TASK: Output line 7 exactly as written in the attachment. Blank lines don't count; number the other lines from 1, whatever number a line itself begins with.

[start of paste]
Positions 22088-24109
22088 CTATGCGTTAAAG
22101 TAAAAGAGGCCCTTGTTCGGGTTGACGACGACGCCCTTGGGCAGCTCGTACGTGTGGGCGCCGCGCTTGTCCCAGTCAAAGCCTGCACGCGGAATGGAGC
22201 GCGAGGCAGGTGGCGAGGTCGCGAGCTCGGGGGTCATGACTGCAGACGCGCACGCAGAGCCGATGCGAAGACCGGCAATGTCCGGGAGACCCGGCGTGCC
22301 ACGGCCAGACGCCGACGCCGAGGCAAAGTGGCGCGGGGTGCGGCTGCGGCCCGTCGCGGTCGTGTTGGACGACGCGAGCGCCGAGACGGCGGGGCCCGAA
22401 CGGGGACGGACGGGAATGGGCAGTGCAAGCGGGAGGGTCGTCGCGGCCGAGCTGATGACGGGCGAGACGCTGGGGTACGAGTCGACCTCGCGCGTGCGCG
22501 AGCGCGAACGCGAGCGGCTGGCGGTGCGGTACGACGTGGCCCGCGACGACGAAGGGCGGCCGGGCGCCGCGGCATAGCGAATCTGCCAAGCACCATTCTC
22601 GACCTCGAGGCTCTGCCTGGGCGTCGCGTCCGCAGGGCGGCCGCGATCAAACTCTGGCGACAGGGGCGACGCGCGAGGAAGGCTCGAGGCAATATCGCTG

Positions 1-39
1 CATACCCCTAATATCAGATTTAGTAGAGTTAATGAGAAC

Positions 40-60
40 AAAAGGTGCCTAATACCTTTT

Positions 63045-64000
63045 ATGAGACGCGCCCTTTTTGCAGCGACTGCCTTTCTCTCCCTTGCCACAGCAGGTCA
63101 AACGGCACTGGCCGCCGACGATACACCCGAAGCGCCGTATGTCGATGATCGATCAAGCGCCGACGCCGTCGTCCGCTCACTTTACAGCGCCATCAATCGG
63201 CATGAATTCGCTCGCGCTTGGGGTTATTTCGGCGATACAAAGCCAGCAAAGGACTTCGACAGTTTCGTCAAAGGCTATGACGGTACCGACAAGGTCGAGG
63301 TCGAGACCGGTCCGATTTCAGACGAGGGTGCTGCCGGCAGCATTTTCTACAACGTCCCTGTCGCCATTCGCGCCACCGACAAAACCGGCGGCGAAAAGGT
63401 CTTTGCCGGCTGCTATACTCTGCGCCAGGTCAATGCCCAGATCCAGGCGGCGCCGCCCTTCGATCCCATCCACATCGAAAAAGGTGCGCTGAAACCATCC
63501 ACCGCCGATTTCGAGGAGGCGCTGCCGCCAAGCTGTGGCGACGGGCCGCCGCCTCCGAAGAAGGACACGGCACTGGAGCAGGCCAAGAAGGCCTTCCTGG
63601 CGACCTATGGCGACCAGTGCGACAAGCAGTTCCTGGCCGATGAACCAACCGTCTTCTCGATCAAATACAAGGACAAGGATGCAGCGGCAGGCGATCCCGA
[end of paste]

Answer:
22501 AGCGCGAACGCGAGCGGCTGGCGGTGCGGTACGACGTGGCCCGCGACGACGAAGGGCGGCCGGGCGCCGCGGCATAGCGAATCTGCCAAGCACCATTCTC